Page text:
When I first started this nerdy persuit – and, yes, it is nerdy – I was mainly sticking to the teabag fringes with the likes of cheap Moroccan Mint or a blueberry-flavored white. Heck, when I worked nights, my beverage of choice was a bag o’ Stash Orange Spiced Black in a paper coffee cup, boiled to s**t, and mixed with sugar and French vanilla creamer. Why? Because it tasted like an orange creamsicle. Sophiscated? Not in the slightest.

As my tastes changed, so did my leanings. I started off hating pu-erh, then I had some of the aged stuff. Darjeeling was a name I met with derision, now I can’t resist its earthspice aroma. Oolongs used to tasted like roasted, metal feet but now impart a sense of peace I haven’t felt in any other beverage. Japanese green teas hinted at a world populated by spinach that spewed fire, now it embodies vegetal sweetness personified. And none of that would’ve happened had I not heightened my brow a bit.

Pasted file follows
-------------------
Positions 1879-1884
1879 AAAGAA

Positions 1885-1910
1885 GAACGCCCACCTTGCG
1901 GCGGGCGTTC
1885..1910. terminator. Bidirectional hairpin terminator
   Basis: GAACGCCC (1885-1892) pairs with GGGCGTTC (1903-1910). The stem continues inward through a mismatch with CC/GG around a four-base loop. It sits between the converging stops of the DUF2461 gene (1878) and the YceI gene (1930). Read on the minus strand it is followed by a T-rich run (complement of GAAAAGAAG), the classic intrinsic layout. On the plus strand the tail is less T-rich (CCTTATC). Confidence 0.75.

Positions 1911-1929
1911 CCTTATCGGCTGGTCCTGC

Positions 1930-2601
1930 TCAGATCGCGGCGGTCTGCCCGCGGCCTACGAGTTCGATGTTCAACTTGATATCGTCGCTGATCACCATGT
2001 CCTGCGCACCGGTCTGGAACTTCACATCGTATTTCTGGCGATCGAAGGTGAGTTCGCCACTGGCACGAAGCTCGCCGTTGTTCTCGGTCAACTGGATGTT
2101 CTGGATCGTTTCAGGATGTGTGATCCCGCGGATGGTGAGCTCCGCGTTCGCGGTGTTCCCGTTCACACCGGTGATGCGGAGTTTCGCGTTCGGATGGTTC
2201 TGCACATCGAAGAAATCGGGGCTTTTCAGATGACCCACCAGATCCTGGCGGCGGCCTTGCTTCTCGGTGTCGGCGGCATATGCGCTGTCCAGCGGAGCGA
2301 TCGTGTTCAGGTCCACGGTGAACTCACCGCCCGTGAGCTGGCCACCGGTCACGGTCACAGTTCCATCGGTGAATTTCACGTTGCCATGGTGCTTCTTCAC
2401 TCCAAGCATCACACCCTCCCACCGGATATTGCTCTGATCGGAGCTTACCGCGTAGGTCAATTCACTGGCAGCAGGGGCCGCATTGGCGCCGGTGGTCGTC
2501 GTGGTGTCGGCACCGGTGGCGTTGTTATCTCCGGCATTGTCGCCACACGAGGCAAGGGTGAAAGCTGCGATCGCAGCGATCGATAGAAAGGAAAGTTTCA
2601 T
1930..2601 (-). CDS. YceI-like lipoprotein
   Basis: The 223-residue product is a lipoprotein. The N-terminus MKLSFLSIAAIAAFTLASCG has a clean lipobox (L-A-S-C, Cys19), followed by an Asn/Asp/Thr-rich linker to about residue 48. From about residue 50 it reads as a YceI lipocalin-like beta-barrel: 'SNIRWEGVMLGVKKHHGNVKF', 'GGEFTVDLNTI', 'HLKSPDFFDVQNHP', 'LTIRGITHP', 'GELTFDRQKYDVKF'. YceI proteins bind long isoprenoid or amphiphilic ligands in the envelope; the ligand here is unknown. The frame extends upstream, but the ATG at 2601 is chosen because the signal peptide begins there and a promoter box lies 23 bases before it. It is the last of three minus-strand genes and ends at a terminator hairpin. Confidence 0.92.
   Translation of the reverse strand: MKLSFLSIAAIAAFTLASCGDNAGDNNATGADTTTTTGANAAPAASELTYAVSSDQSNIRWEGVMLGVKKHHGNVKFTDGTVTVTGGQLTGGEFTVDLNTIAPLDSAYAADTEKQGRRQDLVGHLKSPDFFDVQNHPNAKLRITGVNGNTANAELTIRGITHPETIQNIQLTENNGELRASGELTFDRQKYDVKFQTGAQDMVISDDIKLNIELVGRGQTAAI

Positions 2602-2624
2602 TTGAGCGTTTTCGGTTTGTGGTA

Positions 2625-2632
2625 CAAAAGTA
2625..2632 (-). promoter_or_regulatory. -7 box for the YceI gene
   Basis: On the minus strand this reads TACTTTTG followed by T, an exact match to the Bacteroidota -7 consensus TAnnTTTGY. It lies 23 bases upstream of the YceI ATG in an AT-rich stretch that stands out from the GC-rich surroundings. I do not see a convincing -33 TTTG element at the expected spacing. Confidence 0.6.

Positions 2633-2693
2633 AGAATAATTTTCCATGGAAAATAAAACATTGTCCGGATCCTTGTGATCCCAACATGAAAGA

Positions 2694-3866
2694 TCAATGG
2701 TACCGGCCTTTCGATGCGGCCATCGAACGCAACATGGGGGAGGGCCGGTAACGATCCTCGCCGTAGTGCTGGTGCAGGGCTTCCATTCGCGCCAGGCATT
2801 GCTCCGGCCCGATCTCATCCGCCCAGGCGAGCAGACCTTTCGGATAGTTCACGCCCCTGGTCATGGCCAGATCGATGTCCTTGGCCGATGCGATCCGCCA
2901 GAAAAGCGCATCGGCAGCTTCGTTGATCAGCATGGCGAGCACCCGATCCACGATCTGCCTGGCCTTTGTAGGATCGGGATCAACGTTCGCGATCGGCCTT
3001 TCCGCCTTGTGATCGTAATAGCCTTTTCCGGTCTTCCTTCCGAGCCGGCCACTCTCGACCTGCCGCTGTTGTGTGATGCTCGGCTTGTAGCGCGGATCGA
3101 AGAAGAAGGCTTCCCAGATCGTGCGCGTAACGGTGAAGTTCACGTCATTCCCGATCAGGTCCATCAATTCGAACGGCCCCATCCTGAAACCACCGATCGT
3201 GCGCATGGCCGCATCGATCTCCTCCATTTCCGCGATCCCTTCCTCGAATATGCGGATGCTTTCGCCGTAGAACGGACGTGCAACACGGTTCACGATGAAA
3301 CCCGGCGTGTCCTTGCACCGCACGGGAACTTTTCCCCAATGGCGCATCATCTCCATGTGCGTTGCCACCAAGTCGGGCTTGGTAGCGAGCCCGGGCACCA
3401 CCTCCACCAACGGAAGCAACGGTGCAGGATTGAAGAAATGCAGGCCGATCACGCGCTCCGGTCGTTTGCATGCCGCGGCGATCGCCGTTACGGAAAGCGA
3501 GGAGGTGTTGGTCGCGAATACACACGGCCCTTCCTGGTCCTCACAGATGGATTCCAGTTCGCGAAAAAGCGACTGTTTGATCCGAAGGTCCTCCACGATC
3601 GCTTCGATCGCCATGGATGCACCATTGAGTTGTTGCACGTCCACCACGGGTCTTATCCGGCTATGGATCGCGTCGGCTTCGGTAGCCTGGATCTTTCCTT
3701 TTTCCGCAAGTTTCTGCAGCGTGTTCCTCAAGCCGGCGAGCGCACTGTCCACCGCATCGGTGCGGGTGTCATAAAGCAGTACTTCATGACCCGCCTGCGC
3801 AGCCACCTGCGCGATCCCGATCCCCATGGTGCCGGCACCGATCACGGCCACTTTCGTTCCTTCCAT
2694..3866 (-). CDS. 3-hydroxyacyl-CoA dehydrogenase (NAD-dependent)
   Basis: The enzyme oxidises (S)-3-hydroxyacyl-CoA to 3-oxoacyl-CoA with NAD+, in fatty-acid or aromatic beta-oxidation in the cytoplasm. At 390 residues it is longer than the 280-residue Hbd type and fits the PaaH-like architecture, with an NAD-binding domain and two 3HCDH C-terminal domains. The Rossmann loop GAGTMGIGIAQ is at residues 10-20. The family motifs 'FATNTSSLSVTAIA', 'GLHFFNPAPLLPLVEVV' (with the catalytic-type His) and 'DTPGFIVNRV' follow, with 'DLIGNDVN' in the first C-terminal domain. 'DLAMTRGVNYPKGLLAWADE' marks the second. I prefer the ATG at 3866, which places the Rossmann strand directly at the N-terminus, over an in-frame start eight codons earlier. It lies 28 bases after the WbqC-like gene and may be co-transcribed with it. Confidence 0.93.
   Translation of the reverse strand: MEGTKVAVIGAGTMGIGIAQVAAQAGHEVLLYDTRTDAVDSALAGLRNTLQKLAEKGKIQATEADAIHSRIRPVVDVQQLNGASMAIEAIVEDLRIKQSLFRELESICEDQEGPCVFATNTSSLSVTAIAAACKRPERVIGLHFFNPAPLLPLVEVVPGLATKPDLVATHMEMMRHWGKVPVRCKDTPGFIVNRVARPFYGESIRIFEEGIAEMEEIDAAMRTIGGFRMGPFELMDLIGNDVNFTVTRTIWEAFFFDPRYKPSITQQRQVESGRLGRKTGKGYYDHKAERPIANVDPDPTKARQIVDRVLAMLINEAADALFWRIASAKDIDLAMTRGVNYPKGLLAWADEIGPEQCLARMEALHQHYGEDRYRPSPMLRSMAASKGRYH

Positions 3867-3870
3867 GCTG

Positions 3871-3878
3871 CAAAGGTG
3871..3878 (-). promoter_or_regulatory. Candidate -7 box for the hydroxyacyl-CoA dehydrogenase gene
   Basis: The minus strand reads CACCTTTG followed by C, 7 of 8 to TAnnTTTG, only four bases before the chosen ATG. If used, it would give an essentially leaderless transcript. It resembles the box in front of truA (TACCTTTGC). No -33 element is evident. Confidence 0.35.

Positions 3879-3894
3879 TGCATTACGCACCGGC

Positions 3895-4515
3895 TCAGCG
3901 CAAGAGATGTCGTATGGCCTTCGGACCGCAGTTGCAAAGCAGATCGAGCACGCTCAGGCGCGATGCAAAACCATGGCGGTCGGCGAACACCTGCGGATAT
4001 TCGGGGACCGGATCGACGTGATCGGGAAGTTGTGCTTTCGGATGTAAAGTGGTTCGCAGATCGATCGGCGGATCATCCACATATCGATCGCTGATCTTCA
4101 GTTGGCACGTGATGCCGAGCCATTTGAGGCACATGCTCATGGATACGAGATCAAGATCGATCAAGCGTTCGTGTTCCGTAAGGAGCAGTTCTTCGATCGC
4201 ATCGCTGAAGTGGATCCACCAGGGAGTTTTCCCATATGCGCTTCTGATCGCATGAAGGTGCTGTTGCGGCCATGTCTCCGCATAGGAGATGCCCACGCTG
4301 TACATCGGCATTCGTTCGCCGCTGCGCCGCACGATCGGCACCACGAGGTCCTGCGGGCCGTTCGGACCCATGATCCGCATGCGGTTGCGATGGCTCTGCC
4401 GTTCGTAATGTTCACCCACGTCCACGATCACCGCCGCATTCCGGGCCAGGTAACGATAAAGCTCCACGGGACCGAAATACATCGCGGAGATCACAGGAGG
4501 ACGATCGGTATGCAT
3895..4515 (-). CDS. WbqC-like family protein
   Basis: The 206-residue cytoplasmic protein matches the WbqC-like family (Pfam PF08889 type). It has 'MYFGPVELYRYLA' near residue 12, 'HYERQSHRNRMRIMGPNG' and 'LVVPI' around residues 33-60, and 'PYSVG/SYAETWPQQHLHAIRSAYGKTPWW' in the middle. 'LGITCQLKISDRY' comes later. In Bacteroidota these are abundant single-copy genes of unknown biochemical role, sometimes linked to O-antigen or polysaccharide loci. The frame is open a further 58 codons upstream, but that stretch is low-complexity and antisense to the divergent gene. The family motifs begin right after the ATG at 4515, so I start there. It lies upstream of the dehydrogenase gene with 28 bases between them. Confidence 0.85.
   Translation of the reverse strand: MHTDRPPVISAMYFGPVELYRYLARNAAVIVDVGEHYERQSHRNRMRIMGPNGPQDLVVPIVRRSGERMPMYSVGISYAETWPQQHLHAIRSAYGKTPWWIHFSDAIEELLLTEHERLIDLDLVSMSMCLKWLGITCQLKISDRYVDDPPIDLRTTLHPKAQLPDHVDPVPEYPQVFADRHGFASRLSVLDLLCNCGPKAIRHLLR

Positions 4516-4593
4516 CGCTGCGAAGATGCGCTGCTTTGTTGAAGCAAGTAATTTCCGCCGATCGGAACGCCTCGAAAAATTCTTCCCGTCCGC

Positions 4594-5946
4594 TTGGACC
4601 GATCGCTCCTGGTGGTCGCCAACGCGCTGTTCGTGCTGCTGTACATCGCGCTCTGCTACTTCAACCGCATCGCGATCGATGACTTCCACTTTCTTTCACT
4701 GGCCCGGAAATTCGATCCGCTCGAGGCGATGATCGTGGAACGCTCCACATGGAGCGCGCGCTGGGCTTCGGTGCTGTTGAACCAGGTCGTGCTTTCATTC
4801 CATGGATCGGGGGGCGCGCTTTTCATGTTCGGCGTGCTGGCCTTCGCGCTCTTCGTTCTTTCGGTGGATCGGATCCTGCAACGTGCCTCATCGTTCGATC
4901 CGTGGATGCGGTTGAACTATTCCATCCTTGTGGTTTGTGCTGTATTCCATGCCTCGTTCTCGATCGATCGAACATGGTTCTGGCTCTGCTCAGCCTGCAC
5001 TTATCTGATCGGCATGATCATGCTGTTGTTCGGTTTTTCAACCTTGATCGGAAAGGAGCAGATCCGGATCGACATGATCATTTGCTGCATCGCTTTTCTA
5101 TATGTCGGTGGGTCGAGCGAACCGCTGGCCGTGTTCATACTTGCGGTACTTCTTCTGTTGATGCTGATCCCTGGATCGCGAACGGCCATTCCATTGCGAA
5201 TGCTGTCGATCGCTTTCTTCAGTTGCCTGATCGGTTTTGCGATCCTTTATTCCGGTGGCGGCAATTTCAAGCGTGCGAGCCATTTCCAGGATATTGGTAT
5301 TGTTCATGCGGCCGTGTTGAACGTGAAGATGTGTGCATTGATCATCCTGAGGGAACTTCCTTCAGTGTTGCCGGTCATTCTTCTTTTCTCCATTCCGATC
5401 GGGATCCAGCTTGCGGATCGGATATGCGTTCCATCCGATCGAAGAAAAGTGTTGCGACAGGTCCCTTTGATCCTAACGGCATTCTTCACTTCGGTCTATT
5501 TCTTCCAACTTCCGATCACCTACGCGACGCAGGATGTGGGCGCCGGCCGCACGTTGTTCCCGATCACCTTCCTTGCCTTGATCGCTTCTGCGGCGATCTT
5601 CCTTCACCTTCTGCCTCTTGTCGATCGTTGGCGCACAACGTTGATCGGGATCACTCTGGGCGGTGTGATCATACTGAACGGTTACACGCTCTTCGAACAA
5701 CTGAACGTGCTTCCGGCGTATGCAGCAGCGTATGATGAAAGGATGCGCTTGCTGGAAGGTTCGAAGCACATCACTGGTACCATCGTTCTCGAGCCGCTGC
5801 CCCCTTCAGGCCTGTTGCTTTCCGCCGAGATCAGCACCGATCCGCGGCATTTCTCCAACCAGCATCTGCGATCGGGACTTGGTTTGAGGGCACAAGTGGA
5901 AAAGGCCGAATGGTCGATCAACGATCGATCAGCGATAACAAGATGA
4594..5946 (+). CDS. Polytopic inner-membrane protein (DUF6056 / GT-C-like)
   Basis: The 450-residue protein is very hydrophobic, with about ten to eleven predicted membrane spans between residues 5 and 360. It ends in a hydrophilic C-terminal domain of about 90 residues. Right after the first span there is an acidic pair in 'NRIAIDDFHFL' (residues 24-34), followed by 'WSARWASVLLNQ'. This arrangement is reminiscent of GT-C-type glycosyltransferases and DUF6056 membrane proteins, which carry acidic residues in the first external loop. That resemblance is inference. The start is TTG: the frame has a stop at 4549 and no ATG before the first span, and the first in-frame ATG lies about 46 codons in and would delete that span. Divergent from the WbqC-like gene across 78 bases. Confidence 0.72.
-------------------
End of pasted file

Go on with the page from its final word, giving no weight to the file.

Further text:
A funny thing, though. As snooty as my tea tastes became, my approach hadn’t. I never considered myself better than the average teabagger at Starbucks. Nor did I cringe (too much) when someone mentioned their favorite tea flavor was “cheesecake”. Granted, I do wince a bit when my brother takes a Lipton over a Golden Bi Luo, but I don’t throw a huff about it. Much.

In short, yes, tea snobbery is alive and well. It is as drowned in ritual as any fancy ball…but it’s a party everyone is invited to. The tea folks I’ve met are like Quakers; they’ll extol the virtues of the leaf, welcome you to the fray, but they won’t force you to join, or turn a nose up at you if you don’t. None of the social importance is lost on us. We want to talk about tea with non-tea drinkers, preferably over a cup of tea. I mean, it’s a beverage that’s been around for millennia, how could we not geek out over it?

What I’m trying to say is, I would like what’s in my cup to taste good. I would like it to have a story to tell. And, lastly, I would like to tell it to someone. I think that’s what this little blog of mine (and every other tea blog) is about. So, come on in; I’ll warm the kettle. Pick a tea. A good tea.